'Levels of Life' is hard to categorize. It is cut into three sections, three discrete chunks. Part 1: The Sin of Height is about balloons and photography. It reads like narrative nonfiction, like John McPhee at his most poetic. It focuses on the life of Félix Tournachon aka Nadar. Part 2: On the Level is about love. It is written like historical fiction. Barnes delves into the affair between Colonel Fred Burnaby of the Royal Horse Guards and Sarah Bernhardt, an erotic, 'slavic' Parisian actress, often referred to as "the most famous actress the world has ever known". Bernhardt is a woman who enchanted Kings, Freud, and even Mark Twain. Part 3: The Loss of Depth is a memoir of grief. It is Julian Barnes giving words to his loss. It is one of the most poetic odes to a dead lover (Barnes' wife Pam Kavanagh) I have ever read. It is a meditation on grief, love, life, and utilizes images and ideas from the previous two sections. While Barnes utilizes different techniques while writing this short book, it becomes obvious after finishing the book that Sections 1 & 2 are meant to provide a grid, a map, coordinates to allow Barnes to map his loss, his love and his grief. His images and his metaphors are amazing.

Before I even started my review, I ordered a copy for a good friend who lost a spouse three years ago. Barnes, through his own loss, captures both the height that love gives us and the crash it inevitably always brings. It was sad, poignant and beautiful.

18 people found this helpful

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  • Fab N.
  • 22-09-18

Another exquisite examination by Julian Barnes

I first discovered Julian Barnes’s extreme precision in unearthing human feelings in Sense of an Ending. He does it here at an even higher level in what seems to be a memoir. The inner experience of grief and loss is presented gradually. The first two chapters establish a context for the metaphors of the aeronaut and the lighter-than-air aircraft. Completely worth listening to a second time over… Or more.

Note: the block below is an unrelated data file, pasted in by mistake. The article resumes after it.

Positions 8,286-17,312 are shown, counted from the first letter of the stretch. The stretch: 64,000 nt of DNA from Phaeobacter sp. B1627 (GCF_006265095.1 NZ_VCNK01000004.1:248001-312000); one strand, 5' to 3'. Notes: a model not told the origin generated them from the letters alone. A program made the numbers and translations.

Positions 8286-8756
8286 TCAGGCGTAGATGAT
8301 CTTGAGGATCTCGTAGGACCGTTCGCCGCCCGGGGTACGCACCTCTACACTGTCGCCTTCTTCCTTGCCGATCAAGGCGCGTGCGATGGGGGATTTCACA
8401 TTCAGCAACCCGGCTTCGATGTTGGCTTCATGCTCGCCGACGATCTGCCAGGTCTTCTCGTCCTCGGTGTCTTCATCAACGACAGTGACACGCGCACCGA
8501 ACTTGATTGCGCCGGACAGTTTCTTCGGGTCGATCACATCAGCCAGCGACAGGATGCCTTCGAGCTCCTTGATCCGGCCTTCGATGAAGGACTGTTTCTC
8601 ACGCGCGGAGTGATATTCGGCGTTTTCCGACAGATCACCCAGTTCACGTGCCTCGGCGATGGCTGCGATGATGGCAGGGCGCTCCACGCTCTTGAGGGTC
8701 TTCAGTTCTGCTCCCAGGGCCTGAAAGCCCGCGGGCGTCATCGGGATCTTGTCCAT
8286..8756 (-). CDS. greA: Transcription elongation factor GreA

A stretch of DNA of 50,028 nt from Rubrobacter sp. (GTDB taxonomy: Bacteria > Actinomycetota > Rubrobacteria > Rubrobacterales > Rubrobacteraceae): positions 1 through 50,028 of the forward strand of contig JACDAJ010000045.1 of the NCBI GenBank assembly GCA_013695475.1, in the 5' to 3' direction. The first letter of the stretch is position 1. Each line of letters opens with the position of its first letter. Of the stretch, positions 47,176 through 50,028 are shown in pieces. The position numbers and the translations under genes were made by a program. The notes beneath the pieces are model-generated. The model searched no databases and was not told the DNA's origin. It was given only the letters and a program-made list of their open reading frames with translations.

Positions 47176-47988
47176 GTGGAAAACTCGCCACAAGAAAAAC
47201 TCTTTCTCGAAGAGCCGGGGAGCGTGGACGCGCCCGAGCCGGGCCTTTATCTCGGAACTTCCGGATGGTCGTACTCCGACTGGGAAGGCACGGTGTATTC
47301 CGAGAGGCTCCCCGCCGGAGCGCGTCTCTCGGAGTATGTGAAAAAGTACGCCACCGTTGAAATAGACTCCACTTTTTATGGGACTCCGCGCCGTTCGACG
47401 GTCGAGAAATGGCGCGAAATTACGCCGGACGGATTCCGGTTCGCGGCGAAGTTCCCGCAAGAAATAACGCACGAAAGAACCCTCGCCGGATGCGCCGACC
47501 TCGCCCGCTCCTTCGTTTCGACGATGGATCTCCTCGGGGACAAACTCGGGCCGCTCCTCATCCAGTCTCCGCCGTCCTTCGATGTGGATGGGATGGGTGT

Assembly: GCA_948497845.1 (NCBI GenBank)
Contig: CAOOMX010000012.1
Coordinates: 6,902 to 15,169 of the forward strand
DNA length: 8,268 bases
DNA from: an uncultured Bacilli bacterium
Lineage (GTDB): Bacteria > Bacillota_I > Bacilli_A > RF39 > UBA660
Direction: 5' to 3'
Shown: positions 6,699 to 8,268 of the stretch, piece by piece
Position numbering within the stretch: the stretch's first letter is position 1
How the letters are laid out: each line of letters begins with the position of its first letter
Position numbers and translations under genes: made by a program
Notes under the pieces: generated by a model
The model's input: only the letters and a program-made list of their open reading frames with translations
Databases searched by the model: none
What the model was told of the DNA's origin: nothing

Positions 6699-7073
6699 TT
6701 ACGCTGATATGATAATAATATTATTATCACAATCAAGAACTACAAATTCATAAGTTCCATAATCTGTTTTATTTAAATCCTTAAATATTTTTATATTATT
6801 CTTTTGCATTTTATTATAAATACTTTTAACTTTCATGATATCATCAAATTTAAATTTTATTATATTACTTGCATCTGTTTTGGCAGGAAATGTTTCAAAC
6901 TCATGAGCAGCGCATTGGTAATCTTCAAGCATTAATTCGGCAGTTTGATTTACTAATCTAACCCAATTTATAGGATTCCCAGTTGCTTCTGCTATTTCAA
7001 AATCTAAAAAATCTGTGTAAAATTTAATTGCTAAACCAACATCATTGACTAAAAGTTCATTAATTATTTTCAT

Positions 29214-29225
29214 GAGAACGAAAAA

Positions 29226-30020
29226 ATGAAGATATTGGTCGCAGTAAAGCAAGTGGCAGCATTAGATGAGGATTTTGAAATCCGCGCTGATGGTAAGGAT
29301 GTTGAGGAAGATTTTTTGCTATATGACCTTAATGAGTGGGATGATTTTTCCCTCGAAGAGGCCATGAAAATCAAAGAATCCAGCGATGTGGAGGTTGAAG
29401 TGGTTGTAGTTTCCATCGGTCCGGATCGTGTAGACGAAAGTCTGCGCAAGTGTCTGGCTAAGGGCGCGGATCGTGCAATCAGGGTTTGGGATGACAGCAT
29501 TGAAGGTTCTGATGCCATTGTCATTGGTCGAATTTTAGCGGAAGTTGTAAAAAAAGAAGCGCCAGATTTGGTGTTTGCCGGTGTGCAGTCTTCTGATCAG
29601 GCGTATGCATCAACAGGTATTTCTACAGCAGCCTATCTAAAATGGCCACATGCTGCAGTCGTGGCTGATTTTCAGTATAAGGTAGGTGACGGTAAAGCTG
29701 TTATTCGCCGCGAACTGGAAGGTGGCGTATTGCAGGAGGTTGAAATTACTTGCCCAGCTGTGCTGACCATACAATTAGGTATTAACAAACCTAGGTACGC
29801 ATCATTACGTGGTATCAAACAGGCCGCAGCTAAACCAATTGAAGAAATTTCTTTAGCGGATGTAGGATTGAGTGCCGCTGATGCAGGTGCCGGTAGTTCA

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  • Rochelle
  • 18-04-14

Stunning essay on grief

A beautifully written tribute to the grief Julian Barnes feels over the death of his wife. The thoughts he shares are keen. He is eloquent on the loss we fear most.

1 person found this helpful

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  • Ruthanne Johnston
  • 02-03-14

Not what I expected.

If you could sum up Levels of Life in three words, what would they be?

Too much ballooning!

What was your reaction to the ending? (No spoilers please!)

The latter part of this book finally got to the part about love and loss and that was what I purchased it for. I could have done without ballooning and Sarah Bernhart, thank you.

Which character – as performed by Julian Barnes – was your favorite?

Julian himself and his exquisite narration.

Any additional comments?

Mr. Barnes is a brilliant writer and I have read three of his books and will continue to do so in the future. This book was a bit frustrating in the beginning because it just didn't get to the point until the latter half of the book.

1 person found this helpful